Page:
The Difference Between Money Reality and Financial Goals

When you look at where your finances are now, you probably see the gap between your financial reality and your financial dream. In many cases, it might seem as though it will be impossible to bridge that gap and create a new financial reality that encompasses your dreams. The good news is that it’s not impossible. In fact, if you follow the steps outlined below, you could be well on your way to creating your ideal financial reality.

Break Down Big Goals

One of the factors that makes your goals seem so unattainable is the sheer grandiosity of them. But when you break these large goals down into smaller goals that can be attained in intervals, they are much easier to both visualize and achieve.

Let’s say your goal is to buy a house. To break this down into smaller goals, you can:

  • Set a goal to save the downpayment by a certain date
  • Set a goal to start saving the difference between your rent now and your mortgage, insurance, and property tax payments once you buy
  • Set a goal to improve your credit rating, so you get a better interest rate

Let’s look at another example. Say your goal is to pay off $25,000 in student loan debt. You can break this down into the following smaller goals:

  • Start living according to a budget
  • In that budget, set aside 10 percent of your income for student loan repayment
  • Pay off 10 percent of your loan balance this year, 20 percent of the balance next year, and so on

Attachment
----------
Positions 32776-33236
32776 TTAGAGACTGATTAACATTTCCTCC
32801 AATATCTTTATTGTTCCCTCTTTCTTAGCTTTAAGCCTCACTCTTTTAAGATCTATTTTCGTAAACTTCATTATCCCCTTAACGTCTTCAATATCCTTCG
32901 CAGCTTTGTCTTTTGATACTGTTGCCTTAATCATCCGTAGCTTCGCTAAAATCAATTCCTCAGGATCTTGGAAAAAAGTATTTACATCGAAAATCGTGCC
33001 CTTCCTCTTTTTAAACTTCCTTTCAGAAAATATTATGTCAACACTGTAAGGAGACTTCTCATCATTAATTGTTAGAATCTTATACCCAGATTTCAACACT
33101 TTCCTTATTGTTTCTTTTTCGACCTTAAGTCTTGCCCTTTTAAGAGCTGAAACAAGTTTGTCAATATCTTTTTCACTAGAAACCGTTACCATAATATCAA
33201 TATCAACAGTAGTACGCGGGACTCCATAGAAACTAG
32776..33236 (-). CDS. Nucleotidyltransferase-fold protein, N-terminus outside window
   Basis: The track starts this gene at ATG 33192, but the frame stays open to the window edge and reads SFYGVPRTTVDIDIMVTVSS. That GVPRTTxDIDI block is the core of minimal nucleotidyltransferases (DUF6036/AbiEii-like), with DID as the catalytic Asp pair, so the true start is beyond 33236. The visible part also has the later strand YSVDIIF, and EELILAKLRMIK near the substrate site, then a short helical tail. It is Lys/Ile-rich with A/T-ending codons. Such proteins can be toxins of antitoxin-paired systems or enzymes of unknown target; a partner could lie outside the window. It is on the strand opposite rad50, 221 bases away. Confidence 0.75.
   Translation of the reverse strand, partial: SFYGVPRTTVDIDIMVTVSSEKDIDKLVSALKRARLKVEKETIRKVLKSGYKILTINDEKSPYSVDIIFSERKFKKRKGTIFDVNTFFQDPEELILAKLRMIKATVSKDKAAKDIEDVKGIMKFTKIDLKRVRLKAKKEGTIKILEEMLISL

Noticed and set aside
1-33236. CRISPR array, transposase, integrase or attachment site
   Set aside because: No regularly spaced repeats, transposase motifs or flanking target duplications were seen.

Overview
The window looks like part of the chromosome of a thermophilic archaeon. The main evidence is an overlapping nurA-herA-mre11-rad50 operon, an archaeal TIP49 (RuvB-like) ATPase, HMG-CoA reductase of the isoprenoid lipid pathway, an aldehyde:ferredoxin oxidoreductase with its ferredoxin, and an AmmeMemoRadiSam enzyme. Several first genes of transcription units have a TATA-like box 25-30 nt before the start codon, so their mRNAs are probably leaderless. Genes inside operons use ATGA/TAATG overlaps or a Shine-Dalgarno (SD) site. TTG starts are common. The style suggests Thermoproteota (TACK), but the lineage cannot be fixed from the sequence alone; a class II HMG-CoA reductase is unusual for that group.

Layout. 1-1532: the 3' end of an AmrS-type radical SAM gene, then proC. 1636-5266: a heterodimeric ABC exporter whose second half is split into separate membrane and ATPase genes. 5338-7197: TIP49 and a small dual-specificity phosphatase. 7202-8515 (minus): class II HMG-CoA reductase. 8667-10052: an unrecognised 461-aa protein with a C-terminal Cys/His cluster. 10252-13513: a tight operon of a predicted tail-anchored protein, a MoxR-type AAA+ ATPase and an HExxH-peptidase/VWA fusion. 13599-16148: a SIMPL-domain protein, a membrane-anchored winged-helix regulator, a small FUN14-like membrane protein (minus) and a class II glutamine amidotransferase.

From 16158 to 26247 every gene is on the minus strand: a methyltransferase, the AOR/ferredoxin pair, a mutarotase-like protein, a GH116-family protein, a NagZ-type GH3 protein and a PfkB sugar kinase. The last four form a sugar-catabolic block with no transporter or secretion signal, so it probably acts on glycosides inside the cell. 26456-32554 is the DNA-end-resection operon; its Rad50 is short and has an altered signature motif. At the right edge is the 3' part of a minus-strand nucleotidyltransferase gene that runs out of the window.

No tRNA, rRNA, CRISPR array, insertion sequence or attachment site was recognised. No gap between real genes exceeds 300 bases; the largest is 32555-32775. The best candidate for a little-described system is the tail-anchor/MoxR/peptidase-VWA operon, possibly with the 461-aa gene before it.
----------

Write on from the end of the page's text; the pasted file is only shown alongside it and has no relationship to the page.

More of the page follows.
Create Steps for Accomplishing Smaller Goals

Once you’ve determined what the small goals are, you need to come up with a plan for accomplishing each of them. Using an example from above, let’s say you want to save for the downpayment on a house. Your steps toward doing so might be:

  • Save $500 a month
  • Sell any unused vehicles, electronics or other expensive items and put the money toward the downpayment savings
  • Get a part-time job during the holiday season and save your paychecks toward your downpayment

Through the creation of smaller goals and steps to take toward making them a reality, you will create a viable plan for reaching your financial ideals, and you’ll have built-in measures for accountability that keep you on track.

How to Build an Emergency Fund

If you are like most people, you don’t have a substantial emergency fund. What constitutes as an emergency fund? Great question. An emergency fund is a runway of at least 3 months of your salary – the more the better. The hard part for most people is starting and consistently adding to that fund. With bills and unexpected costs, it can be even more difficult. The list below provides some tips and tricks on how to start and maintain an emergency fund for when life throws curveballs at you.


Create an effective budget for yourself. This will allow you to see where you are overspending. Additionally, sticking to that budget gives you an opportunity to take the money you were previously overspending and put it towards your emergency fund. You may also decide to sacrifice some things, like eating out, in order to stick to your budget. This can be hard at first, but you will start to become adjusted to the new budget and lifestyle that comes with it.

Decide Where to Keep the Money

You will need to have a place to store your money that is easily accessible in the event of an emergency. Creating a separate checking account can be a great way to have access to the money in a quick way. Having the additional account also makes it easier because there is no mixed money. That account is solely for emergencies.

Use it for Emergencies Only!

This will take a bit of discipline, but your emergency account is for…emergencies! What counts as reason to withdraw from your new account? There are quite a few instances where your emergency fund is appropriate to draw from. Here are a few examples: